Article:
Most of us surely don't think of mosquitoes as being especially adept at learning. But researchers reporting in Current Biology on January 25 now show that mosquitoes can in fact learn to associate a particular odor with an unpleasant mechanical shock akin to being swatted. As a result, they'll avoid that scent the next time.
"Once mosquitoes learned odors in an aversive manner, those odors caused aversive responses on the same order as responses to DEET, which is one of the most effective mosquito repellents," says Jeffrey Riffell (@RiffellLab) at the University of Washington, Seattle. "Moreover, mosquitoes remember the trained odors for days."
It had been clear that mosquitoes don't decide whom to bite at random. They show obvious preferences for some people over others. They are also known to alternate hosts seasonally, feeding on birds in the summer and mammals and birds during other parts of the year, for instance. Riffell and his colleagues wanted to find out more about how learning might influence mosquitoes' biting preferences.
As a first step, they trained mosquitoes by pairing the odor of a particular person or animal species (a rat versus a chicken) with a mechanical shock. For the mechanical shock, they used a vortexer machine to simulate the vibrations and accelerations a mosquito might experience when a person tried to swat them. The insects quickly learned the association between the host odor and the mechanical shock and used that information in deciding which direction to fly. (Interestingly, they couldn't learn to avoid the smell of a chicken.)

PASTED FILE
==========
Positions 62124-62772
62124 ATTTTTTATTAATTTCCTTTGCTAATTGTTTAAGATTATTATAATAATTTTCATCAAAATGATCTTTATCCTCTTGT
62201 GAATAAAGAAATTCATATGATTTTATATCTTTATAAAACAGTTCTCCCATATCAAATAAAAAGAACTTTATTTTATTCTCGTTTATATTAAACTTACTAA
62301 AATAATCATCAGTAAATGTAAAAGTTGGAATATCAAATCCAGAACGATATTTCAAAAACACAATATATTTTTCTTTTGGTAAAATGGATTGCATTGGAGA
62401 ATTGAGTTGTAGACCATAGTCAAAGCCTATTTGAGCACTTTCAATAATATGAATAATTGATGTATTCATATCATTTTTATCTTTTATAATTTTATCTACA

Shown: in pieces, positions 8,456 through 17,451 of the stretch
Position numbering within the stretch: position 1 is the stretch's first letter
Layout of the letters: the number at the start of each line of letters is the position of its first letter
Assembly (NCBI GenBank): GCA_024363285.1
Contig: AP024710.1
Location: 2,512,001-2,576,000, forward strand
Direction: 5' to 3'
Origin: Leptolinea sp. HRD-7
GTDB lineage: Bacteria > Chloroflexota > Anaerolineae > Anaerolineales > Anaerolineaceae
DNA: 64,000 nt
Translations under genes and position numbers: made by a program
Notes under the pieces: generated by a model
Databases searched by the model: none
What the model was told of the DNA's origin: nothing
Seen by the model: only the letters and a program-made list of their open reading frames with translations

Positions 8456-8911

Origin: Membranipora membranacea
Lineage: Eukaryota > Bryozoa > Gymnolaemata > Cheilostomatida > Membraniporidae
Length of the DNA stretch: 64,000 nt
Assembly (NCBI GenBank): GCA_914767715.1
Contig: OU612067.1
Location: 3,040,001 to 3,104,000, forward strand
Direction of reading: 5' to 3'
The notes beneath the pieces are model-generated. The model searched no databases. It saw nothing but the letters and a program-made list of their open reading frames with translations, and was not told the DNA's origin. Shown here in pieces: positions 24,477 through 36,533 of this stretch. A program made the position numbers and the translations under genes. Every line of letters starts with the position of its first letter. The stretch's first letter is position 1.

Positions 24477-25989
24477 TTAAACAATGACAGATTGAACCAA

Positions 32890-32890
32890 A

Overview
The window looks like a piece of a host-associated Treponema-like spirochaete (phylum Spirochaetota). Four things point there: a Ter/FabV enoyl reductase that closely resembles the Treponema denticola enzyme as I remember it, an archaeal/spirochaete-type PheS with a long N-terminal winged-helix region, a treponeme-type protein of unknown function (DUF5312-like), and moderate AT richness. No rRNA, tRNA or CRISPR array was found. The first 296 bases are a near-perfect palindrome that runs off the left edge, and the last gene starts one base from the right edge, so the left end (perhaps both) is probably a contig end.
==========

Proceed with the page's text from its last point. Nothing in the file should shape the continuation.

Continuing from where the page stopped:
Learning in many animals, from honeybees to humans, depends on dopamine in the brain. Additional study showed that dopamine is also essential in mosquito learning. Genetically modified mosquitoes lacking dopamine receptors lost the ability to learn.
The researchers also glued mosquitoes to a custom 3D-printed holder that allowed the insects to still fly in place while the activity of neurons in the olfactory center of their brains was recorded. Those experiments showed that without dopamine, those neurons were less likely to fire. As a result, mosquitoes became less able to process and learn from odor information.
The findings may have important implications for mosquito control and the transmission of mosquito-borne diseases, according to the researchers.
"By understanding how mosquitoes are making decisions on whom to bite, and how learning influences those behaviors, we can better understand the genes and neuronal bases of the behaviors," Riffell says. "This could lead to more effective tools for mosquito control."
With this new understanding of how mosquitos learn to avoid certain hosts, the researchers say they are now exploring mosquitoes ability learn and remember favored hosts. "In both cases, we think dopamine is a critical component," Riffell says.
We acknowledge the support of the Air Force Office of Sponsored Research, the National Institutes of Health, the National Science Foundation, UC Riverside, MaxMind, an Endowed Professorship for Excellence in Biology, the University of Washington Institute for Neuroengineering, and the Human Frontiers in Science Program.
Current Biology, Vinauger and Lahondere et al.: "Modulation of Host Learning in Aedes aegypti Mosquitoes" http://www.cell.com/current-biology/fulltext/S0960-9822(17)31617-2
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